davidhope & associates pty ltd



by David Hope

Published on the "My Point of View" page in the Australian Water Association’s journal "Water", February, 2000.


The name of a virtual theme park perhaps? Or another planet somewhere out there in space? Or maybe Earth in 2525?

It's hardly likely that a planet such as our Earth, with its abundance of life, could exist without water. And just as well, you might say, as everyone reading this piece depends on water to exist, and for much of life's enjoyment. Most of us also make a good living from it.

But will water always be of such great value to us humans? Will technology and our amazing human ingenuity render water virtually redundant across a wide range of current applications in the years to come?

There are certainly heavy pressures pushing technological development in this direction. The profligate use of water for sanitary and general household purposes, and for agriculture, is making fresh water increasingly scarce in many parts of the world. Agriculture yields are being affected by salinity, and rivers are polluted and destroyed through nutrient-rich or saline run-off. Water based municipal sewerage systems dilute household and industrial wastes making them expensive to treat, providing a constant source of concern over the impact of disposal or reuse on health and the environment.

Most municipal sewers are recidivist overflow-ers, allowing sewage into the rivers and creeks in so many places, that the problem can never be entirely beaten.

Research and development on new waterless or less-water technologies is most likely to be driven by needs - in crowded countries with water shortages, dry lands with the need for greater agricultural output or for special applications such as space travel. These technologies have the potential to become inexpensive mass-produced commodities, replacing existing "bulk" technologies as surely as PC's have replaced mainframe computers.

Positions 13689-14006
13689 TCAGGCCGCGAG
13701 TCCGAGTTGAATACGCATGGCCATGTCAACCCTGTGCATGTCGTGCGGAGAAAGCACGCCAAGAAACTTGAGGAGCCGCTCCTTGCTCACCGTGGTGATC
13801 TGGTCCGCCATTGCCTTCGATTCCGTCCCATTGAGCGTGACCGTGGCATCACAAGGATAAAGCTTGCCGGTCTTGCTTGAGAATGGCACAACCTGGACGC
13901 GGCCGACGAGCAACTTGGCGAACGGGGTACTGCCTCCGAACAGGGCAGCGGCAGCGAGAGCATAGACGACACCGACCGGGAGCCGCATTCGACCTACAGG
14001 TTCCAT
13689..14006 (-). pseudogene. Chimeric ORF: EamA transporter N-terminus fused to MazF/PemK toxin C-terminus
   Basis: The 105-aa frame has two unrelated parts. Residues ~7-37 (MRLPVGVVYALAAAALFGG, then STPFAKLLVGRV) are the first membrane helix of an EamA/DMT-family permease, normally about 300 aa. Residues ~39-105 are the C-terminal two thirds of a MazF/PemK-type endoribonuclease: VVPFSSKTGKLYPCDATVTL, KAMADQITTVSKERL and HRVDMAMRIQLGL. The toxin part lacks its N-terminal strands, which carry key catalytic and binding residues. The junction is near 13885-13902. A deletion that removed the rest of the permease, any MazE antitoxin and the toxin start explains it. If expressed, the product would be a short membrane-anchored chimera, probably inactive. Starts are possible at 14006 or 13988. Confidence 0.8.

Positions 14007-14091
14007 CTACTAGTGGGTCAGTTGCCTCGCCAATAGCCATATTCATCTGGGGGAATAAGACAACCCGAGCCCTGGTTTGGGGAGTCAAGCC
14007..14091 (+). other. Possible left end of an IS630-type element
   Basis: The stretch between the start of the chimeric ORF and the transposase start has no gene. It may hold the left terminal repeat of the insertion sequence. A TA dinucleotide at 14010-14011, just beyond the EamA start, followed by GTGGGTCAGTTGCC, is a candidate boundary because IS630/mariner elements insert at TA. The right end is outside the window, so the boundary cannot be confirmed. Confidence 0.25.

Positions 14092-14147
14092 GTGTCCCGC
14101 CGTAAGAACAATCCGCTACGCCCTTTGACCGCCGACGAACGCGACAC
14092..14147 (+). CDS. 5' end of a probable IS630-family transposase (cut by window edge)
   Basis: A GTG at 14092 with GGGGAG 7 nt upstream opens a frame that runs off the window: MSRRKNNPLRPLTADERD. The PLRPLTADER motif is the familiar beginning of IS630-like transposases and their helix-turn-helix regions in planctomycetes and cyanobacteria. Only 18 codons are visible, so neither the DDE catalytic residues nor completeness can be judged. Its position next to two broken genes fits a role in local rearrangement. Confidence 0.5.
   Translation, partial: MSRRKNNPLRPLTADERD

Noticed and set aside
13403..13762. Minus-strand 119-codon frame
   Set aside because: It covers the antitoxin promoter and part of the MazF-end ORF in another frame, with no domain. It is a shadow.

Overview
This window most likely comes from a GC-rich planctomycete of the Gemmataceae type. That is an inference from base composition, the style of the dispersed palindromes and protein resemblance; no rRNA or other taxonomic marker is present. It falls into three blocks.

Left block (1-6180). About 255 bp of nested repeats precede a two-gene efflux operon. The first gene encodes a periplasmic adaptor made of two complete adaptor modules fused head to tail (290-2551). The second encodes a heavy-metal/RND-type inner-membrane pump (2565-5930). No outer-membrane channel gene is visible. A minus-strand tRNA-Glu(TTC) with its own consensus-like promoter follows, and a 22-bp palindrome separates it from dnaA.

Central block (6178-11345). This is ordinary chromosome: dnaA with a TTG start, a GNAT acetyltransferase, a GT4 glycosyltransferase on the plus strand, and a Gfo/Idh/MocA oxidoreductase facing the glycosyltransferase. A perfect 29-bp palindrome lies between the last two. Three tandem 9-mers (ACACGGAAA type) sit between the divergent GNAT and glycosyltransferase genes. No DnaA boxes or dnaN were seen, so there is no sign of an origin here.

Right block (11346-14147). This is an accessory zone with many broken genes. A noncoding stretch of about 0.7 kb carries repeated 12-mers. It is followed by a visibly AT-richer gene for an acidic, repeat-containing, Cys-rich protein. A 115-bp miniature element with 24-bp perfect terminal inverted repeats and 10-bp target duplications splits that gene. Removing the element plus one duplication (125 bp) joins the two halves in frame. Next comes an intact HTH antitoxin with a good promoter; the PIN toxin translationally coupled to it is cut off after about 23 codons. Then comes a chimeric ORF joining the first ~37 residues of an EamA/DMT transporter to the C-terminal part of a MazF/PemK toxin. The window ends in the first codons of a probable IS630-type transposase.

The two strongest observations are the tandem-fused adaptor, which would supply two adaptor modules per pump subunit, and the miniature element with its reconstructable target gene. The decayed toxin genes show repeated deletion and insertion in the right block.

So which technological developments could replace our existing technologies and approaches?

In the household, there are quite a few:

  • Composting toilets are already a reality. Further refinements in design could make waterless toilets odour-free "fashion items", with easily removable capsules which could be collected with the household garbage or used on the garden.
  • Cooking can already be done with little water in a microwave oven. The future may see the greater use of partially processed food, which requires less preparation and cooking.
  • Clothes may be made of materials (or treated with chemicals) so that they can be cleaned by simply shaking, or by being "washed" in some waterless appliance.
  • Showers, baths and handwashing - and this is really one of the hardest ideas to contemplate - could be replaced by some waterless electro-mechanical person-cleaning device. Alternatively, a finely controlled air-water spray "cleaner" requiring minimal water use may be perfected.